Orangeville candidate hopes to bring residents’ voices to council chamber

August 11, 2022   ·   0 Comments


Grant Spence says he wants to help Orangeville taxpayers be heard by town council.

And he hopes to have a prime vantage point from which to do that as a member of council after voters mark their ballots in the Oct. 24 municipal election.

Put simply: “My platform is focused on making the voice of those in the community we live in heard by council,” he said.

Spence, who has called Orangeville home for the past six years, has already gotten some success bringing neighbourhood concerns to town hall. Part of a sidewalk that had been ripped up and swept away by winter snowclearing operations some years ago was fixed after Spence’s lobbying this summer, he said.

“I identified a few concerns and issues within my neighbourhood, specifically, which I took action on and was happy to see some results from my actions,” he said. “There are other concerns that neighbours have brought to my attention recently and I would like to potentially address those issues in this role [on council].”

One of the concerns Spence has heard repeatedly from people in his neighbourhood is the need to quell the noise pollution from souped-up cars tearing up the Blind Line and College Avenue area.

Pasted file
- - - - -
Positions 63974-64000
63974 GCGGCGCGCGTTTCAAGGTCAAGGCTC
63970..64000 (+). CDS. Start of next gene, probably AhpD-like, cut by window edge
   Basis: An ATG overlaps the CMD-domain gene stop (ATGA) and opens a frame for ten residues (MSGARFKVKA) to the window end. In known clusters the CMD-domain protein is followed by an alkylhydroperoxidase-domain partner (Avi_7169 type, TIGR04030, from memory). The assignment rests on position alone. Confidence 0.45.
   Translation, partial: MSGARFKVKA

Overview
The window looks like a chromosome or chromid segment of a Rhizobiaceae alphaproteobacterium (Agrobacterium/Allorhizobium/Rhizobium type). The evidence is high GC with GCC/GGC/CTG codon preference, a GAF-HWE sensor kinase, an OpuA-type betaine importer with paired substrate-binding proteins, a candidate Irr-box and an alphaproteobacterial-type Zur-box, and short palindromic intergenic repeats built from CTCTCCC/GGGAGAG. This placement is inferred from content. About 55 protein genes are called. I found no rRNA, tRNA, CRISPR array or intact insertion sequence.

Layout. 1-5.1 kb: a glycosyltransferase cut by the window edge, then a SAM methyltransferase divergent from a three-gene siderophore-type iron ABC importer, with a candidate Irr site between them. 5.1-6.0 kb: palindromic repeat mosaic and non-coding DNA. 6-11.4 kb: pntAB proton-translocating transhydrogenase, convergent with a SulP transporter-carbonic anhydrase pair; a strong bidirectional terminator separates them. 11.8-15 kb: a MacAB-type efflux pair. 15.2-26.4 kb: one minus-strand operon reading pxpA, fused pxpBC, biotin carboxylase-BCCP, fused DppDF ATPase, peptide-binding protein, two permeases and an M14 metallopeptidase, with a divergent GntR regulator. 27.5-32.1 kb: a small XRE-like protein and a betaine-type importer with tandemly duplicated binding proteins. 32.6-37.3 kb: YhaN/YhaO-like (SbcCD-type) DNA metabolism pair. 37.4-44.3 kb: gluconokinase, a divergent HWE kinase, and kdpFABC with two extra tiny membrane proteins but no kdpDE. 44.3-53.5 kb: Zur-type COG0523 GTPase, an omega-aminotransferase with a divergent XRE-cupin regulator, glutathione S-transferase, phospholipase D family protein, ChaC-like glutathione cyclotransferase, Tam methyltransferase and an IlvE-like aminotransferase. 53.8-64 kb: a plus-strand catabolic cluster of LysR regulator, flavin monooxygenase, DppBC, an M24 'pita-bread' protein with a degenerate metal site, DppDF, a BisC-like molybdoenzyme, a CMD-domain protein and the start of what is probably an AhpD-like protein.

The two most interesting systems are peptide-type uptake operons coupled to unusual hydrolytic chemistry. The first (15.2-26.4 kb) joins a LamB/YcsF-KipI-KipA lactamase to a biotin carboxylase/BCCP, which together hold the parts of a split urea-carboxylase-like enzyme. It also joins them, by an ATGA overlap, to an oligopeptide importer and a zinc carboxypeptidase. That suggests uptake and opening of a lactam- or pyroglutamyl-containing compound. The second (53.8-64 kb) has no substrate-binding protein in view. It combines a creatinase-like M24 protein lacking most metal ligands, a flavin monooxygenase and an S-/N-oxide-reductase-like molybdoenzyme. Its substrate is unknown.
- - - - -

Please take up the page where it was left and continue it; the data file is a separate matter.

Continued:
“Dangerous speeding in 40 km/hr zones is another issue that needs to be addressed, as younger families continue to move into Orangeville, as our community grows,” he said, adding that slowing traffic is a key issue he’d like to see addressed.

Several neighbourhoods have Yield signs at three-way intersections. Some concerned residents would like to see the signage changed to Stop signs.

Finding cost-effective ways to make Orangeville’s pathways and walkways brighter in the dark so everyone can feel safe using them is another concern residents have brought to him on the hustings, Spence said.

“I have heard from those concerned about walking at night, where no light is provided,” he said.

Orangeville should investigate the possible use of low-cost solar-powered options for trail illumination. You know the lights: The batteries are charged by the sun during the day to power their operation at night.

“Orangeville is not unsafe,” Spence said. “Nor is it a place where crime prevails. But we do have coyotes and other wild animals roaming in neighbourhoods and everyone should be able to feel safe as they walk through pathways in the community at night.

“It’s a feature that nearly all safe and well-developed communities make a priority to achieve and Orangeville should be no different.”

Readers Comments (0)

Please note: Comment moderation is enabled and may delay your comment. There is no need to resubmit your comment.